By Tom Moore
Although it’s been great to see director James Wan’s vision stretch outside of the horror genre, his return to horror with “Malignant”(2021) delivered one of his best films to date but didn’t get the recognition it deserved. While “Malignant” certainly got the opportunity to be seen with it debuting in theaters and HBO Max on the same day, it’s lack of strong marketing and being eclipsed by “Shang-Chi’s” success basically kept it in the shadows – a fate it didn’t deserve. To be fair, it was also seen as divisive by critics and audiences, but speaking for myself, it was one of the best films of 2021. Wan’s take on a giallo horror not only delivered some of his most wildly imaginative horror yet, but “Malignant’s” story, co-written by Wan, Ingrid Bisu, and Akela Cooper, contains some amazing twists and strong moments of female empowerment.
“Malignant” is a one-of-a-kind film and easily deserves to be hailed as one Wan’s best – which is pretty remarkable given that Wan has already shown himself as a modern master of the horror. So, before we head into a whole new year for the horror genre, it’s a great time to take a look back at one of the genre’s most underrated entries of 2021.
A giallo is an Italian subgenre of horror that generally mixes detective mystery thrills with insanely unimaginable horror and even though this is Wan’s first real stab at giallo, although you could argue that “Saw” is inspired by giallo, he showcases himself to be a real master. “Malignant” is Wan pushing himself out of his comfort zone with him utilizing more ambitious and striking visuals that create uneasiness. His trademark style of suspense-building is still there but elevated by the distinct visuals that come from some of the great visual effects and camerawork. Right in the first act there’s this amazing chase sequence captured from the top down that turns a seemingly standard house chase into a nightmarish maze. The sequences of protagonist Madison (Annabelle Wallis) experiencing traumatic visions of serial killer Gabriel brutally murdering people are trippy and creepy as hell as reality shifts around her through these amazing effects.
Even the iconic red tint of giallo comes through and “Malignant” truly is Wan exploring his own ambition freely because, well, he could. “Malignant” marks a pivotal point for Wan as a director as it was pretty much greenlit because of his name, and he basically had full control of his vision. It really shows in the final product and while some aspects of that vision don’t always work out in Wan’s favor, mainly the narrative handholding and unintentional humor, “Malignant” is Wan unleashed and in that process, he creates an iconic killer in Gabriel that’s among his scariest antagonists.
“Malignant’s” black cloaked serial killer Gabriel is easily one of the most enticing aspects of “Malignant’s” central mystery. His backstory and strange connection to Madison constantly picks at your brain and each new clue changes your thought on what Gabriel really is. He’s excellently brought to life by a trio of strong performers (the voice of Ray Chase, performer Marina Mazepa, and contortionist Troy James) and his uniquely backwards movement and brutality in his kills instills chills every time he’s on-screen. The truth behind Gabriel is easily “Malignant’s” most memorable and craziest revelation with how it kicks off the absolutely bonkers third act that turns the film into a total bloodbath, but more importantly leads to some empowering moments for Madison.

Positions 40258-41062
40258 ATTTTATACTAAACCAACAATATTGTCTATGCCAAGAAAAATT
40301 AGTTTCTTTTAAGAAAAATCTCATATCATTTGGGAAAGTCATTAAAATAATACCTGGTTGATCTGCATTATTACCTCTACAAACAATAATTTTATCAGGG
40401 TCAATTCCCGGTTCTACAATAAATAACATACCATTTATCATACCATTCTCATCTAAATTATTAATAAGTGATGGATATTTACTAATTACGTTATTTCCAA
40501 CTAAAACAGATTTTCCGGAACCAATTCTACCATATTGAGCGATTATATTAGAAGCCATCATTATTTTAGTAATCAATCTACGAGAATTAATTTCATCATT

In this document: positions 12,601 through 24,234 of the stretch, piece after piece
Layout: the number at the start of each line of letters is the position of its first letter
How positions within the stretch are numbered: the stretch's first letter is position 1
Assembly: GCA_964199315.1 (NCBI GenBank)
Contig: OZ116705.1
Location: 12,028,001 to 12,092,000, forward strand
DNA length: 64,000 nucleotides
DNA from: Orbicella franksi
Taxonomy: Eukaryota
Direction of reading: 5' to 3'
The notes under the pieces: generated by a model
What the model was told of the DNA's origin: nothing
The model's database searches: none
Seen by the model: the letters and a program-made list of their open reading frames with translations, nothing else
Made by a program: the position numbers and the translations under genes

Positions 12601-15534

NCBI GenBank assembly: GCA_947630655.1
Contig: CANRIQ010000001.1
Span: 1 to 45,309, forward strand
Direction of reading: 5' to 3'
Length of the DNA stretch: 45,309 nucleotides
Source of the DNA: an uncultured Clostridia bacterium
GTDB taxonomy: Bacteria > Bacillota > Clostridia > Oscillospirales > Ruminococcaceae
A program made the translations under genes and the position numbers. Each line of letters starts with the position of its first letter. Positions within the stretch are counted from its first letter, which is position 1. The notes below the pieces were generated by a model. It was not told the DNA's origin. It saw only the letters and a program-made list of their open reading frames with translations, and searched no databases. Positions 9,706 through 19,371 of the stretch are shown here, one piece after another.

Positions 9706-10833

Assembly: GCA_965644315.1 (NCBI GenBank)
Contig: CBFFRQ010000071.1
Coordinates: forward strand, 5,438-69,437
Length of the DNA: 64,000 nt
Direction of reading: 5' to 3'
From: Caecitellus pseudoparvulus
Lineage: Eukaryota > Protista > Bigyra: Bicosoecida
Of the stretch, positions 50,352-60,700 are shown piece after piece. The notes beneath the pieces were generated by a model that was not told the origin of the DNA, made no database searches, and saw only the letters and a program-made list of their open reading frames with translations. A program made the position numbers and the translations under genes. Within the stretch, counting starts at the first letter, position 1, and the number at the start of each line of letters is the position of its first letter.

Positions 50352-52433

There’s no doubt “Malignant’s” legacy will be its insane third act because its everything horror fans, specifically gore hounds, could want. The level of purely wild insanity and blood-spilling will leave you shocked beyond your wildest beliefs and the twist of Gabriel’s connection to Madison is both visually monstrous and completely mind-blowing. It’s Wan’s best twist since “Saw” and is legitimately pure movie theater fun with how it just goes for it and totally succeeds.
Personally though, Madison’s personal arc should also be a part of “Malignant’s” legacy as it’s incredibly fulfilling to see her rise to regain control of her life. When we first meet Madison, she’s completely at an emotional rock bottom. She’s suffered through multiple miscarriages, an abusive relationship, and is now entangled in these gruesome visions of Gabriel. She truly feels haunted by a past with Gabriel she doesn’t fully understand and by the time she does, he gains absolute control over her in way that’s more terrifying and disturbing than anyone could imagine.
Madison is literally like a puppet to Gabriel and it’s what makes seeing her cut those strings and regain control so powerful. Madison finally overpowering Gabriel feels like more than just the “final girl” taking out the killer as it harnesses meaningful, empowering change for her that sees her overcoming inner demons and pushing past darkness. When she finally takes control, it’s this momentously emotional change that feels real because of the added elements of the abuse and trauma she’s faced, and Madison’s story could easily connect with anyone. Wallis’ strong performance elevates all the great writing for Madison and creates a surprisingly powerful arc for her that’s rare and incredibly touching.
There’s so much to “Malignant” that makes it so much more than a standard horror offering with Wan’s creative visions on full blast and taking on a giallo twist as well as “Malignant’s” engaging horror mystery that leads to an empowering female character arc. As said before, “Malignant” is one of Wan’s best and a one-of-a-kind film that deserves greater attention for everything it accomplishes.